Galatians 3:28 -- By: Faith McBurney Martin

Journal: Priscilla Papers
Volume: PP 09:1 (Winter 1995)
Article: Galatians 3:28
Author: Faith McBurney Martin

Galatians 3:28

Faith McBurney Martin

Faith Martin is Executive Director of the Reformed Presbyterian Women s Association and Co-Editor of Cornerstones. She is author of Call Me. Messed (Eerdmans, 198 7) and was a founding Board member of CBE.

“There is no longer Jew or Greek, there is no longer slave or free, there is no longer male and female; for all of you are one in Christ Jesus.”

Galatians 3:28 is quite clear. There is little doubt about the point Paul is making: In Christ we are all the same — we are equal with one another.

Yet for all its clarity, this verse is the source of great debate. Controversy centers on how far the principle of believer equality is to be applied. In other words, in what way are we the same? This question is particularly acute when men and women are under discussion.

Some say that equality is limited to the spiritual realm; men and women are “equal in Christ,” however, in the church equality between believers “coexists” with divinely mandated hierarchy.1

Others believe differently. They agree that equality is a spiritual truth, but being spiritual does not alter its impact for this present life. Proof is seen in the fact that Paul is offering that spiritual truth as the solution to a very down-to-earth problem.2 How, these people ask, can the implementation of any spiritual truth be limited or withheld from our present life? Paul himself is quite emphatic in rejecting such a notion. Spiritual truths are for today. His entire letter to the Galatians is an eloquent rebuke to believers who are “not acting consistently with the truth of the gospel.”3 Paul even calls this spiritual truth a “rule” and promises peace and mercy if they follow it!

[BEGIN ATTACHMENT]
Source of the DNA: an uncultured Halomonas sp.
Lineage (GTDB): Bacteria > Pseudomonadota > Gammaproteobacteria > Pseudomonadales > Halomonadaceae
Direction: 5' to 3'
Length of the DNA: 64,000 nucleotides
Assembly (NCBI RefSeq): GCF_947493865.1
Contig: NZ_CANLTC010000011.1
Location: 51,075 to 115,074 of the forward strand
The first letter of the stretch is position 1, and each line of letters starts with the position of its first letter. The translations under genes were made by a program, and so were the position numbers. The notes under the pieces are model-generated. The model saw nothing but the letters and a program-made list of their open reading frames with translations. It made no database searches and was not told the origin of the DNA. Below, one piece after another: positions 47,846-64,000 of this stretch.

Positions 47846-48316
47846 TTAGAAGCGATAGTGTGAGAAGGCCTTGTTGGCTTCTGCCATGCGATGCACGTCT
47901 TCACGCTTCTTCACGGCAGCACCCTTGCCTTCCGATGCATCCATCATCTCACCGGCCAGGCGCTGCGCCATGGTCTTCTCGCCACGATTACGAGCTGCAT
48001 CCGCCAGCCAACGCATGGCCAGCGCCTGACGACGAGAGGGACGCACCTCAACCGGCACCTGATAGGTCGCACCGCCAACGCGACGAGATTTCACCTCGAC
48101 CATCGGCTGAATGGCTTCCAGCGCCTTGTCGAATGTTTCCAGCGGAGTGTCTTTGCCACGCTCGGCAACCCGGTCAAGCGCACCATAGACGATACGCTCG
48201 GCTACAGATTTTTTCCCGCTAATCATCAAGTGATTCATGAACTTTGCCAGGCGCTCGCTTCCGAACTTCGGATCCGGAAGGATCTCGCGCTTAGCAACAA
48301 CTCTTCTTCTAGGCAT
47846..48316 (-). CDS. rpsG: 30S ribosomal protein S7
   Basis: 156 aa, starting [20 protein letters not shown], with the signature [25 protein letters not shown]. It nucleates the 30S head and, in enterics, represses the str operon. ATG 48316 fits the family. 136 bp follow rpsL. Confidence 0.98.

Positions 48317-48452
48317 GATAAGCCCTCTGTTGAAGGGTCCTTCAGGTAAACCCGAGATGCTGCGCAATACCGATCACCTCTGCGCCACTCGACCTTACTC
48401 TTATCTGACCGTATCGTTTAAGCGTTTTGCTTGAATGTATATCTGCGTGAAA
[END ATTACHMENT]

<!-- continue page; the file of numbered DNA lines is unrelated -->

Historical Background

Probably no other teaching of Paul has such a clear narrative leading up to its proclamation. The Book of Acts tells how the new church was begun in Jerusalem, how the Christians loved one another and held everything in common.4 As the church grew, persecution began and the Christians were scattered. With their scattering the gospel was spread, eventually reaching the Gentiles. Conversion of Gentiles posed a problem for believers from the Jewish heritage. Were the promises of God for the Gentiles also?

The Book of Acts tells a fascinating story. While traveling from city to city meeting with new believers, Peter reached the city of Joppa. There he had a vision from God ins...

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